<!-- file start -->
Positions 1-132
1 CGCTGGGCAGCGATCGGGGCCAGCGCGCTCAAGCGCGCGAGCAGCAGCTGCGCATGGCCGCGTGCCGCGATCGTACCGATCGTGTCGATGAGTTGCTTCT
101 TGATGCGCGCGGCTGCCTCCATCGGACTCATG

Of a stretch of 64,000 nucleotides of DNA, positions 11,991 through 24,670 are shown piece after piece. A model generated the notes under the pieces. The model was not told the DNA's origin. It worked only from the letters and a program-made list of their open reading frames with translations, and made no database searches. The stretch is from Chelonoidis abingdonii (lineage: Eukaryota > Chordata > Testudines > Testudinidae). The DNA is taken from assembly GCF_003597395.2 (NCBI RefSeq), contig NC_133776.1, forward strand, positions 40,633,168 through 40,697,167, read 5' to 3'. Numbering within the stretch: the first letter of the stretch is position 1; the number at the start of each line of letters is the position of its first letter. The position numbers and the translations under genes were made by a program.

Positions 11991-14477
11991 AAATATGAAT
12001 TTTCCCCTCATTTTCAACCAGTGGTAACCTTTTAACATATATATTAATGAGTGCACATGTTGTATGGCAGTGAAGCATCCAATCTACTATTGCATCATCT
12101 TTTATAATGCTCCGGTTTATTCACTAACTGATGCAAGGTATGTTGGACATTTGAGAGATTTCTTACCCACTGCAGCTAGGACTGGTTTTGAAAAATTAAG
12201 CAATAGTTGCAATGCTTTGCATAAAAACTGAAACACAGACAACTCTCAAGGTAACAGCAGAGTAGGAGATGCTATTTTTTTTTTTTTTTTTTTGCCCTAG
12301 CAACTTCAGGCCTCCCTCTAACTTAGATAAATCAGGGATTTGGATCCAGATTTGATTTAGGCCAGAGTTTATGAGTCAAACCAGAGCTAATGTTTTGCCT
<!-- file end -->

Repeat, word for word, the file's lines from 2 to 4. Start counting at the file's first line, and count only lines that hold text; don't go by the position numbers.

1 CGCTGGGCAGCGATCGGGGCCAGCGCGCTCAAGCGCGCGAGCAGCAGCTGCGCATGGCCGCGTGCCGCGATCGTACCGATCGTGTCGATGAGTTGCTTCT
101 TGATGCGCGCGGCTGCCTCCATCGGACTCATG

Of a stretch of 64,000 nucleotides of DNA, positions 11,991 through 24,670 are shown piece after piece. A model generated the notes under the pieces. The model was not told the DNA's origin. It worked only from the letters and a program-made list of their open reading frames with translations, and made no database searches. The stretch is from Chelonoidis abingdonii (lineage: Eukaryota > Chordata > Testudines > Testudinidae). The DNA is taken from assembly GCF_003597395.2 (NCBI RefSeq), contig NC_133776.1, forward strand, positions 40,633,168 through 40,697,167, read 5' to 3'. Numbering within the stretch: the first letter of the stretch is position 1; the number at the start of each line of letters is the position of its first letter. The position numbers and the translations under genes were made by a program.